You see, you can take a lot of heathen theology away from Homer or from Mahabharata while leaving the story basically as it is. You cannot come very far on that road while accepting the Gospels as historical. Which is why the historicity of the Gospels is being attacked. The historicity of Homer and Mahabharata is being attacked mostly to supply fuel by parallel argumentation for the attack on the Gospel. Where the Blavatskayas are by no means alone.
If I think that Homer, Virgil and the Mahabharata poet had the wrong theology, I am quite free to accept the history and reject the theology, as long as the history does not contradict the true Theology revealed by Christ. I can freely believe an angel or a demon conducted Ulysses back to Ithaca (I would hardly say demon for that one, whatever I may think about giving plans about cruel battle deeds) without believing also what Ulysses seems to have believed that "she sprang adult and armed from the head of her father."
Similarily I can believe Krishna spoke with Arjuna, but when it comes to his being an avatar of Vishnu or of his soul mounting from the funeral pyre to heaven and being received as a god, I think that the poet, whose vision this was, knew not the truth.
This of course answers a pretty common argument among atheists: Bible contains miracles and supernatural beings just as epic poetry labelled as mythological, since this poetry is not received as truth, why is the Bible?
Well, I receive both as far as possible as historical truth. I also think that the history in the Bible is such as to entail its theological truth. Deads raised to life is pretty uncommon, it is as good as absent from Paganism. If you cite Hercules reclaiming Alcestis from Thanatos, that and Hercules mounting to Heaven may well be a loan from the story of Elias. With a mistaking of the chariot of fire as a funeral pyre. It is something which, if it ever happened, makes a pretty stark theological statement aboutv the man who did it.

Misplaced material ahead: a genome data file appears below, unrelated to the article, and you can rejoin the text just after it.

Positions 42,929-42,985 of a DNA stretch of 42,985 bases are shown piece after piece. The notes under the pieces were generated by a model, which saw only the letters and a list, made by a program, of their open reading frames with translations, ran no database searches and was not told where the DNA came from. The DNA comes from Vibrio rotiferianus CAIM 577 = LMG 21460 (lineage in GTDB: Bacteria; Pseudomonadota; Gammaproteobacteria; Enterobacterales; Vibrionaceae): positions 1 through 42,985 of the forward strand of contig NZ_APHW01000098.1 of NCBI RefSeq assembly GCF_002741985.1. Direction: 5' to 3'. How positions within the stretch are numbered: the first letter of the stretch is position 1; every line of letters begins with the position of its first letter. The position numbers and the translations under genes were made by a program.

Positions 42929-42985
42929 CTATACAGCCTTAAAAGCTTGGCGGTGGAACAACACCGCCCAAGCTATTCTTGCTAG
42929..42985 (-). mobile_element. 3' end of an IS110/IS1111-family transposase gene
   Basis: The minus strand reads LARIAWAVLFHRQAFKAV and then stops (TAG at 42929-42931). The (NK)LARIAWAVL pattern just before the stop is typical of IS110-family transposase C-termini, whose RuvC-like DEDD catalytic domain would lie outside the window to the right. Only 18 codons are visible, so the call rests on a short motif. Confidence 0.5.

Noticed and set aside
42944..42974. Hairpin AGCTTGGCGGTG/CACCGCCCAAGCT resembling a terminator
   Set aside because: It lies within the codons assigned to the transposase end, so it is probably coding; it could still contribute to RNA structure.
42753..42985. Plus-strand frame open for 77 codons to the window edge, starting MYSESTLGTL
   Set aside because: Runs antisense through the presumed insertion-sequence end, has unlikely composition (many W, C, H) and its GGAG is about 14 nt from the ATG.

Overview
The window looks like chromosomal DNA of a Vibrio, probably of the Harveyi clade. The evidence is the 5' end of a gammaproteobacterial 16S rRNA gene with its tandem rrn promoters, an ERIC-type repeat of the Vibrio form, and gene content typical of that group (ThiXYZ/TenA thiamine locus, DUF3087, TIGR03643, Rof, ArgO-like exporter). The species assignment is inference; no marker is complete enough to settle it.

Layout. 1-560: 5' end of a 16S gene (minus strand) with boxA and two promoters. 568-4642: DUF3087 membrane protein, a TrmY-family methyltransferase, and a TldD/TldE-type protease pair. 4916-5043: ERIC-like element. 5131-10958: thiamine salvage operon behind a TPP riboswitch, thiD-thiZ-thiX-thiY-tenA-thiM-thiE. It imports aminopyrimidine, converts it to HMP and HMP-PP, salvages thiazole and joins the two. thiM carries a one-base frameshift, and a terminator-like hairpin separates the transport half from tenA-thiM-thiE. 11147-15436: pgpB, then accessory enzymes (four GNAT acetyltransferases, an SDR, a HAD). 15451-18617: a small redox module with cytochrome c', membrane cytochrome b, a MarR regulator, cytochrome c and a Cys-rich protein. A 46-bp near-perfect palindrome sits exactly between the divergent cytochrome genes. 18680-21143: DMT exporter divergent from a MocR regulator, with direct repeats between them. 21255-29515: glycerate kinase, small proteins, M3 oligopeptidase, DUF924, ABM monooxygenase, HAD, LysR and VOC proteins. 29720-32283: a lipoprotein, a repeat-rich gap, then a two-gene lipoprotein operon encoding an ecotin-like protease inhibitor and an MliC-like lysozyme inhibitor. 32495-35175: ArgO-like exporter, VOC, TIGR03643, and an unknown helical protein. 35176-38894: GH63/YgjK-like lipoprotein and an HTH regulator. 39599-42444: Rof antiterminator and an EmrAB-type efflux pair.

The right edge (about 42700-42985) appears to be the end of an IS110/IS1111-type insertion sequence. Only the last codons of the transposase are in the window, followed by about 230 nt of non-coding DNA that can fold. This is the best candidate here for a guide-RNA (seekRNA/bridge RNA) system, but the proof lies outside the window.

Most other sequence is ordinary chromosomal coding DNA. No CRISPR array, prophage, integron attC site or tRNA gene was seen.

And the statements about Pagan heroes, demi-gods, avatars and gods that I find in the Pagan poets do not make such a stark statement.
Of course, slaying giants and laying foundations of the known cosmos are pretty stark statements too. But Hesiod never claims to have them from either his or any other man's observation. He claims to have them from the Nine Muses.
And, of course, the Nine Muses may have been demons knowingly laying the foundations of a Pagan Cult. They may also have been nearly innocent elves who thought of it as an innocent prank and thought that men would never be stupid enough to fall for it. A bit later we find a faun weeping in front of St Anthony or St Paul the First Hermit over the stupidity of men and its involving them, quite against their wishes, in their idolatrous cults. The "Nine Muses" may have been as innocent, only more naive.
St Elisabeth of Marpurg
*Wonder if anyone counting my uses of the word "however" feels like nicknaming me "Hibbs" .... I do not subscribe to his psychiatric view of man, however!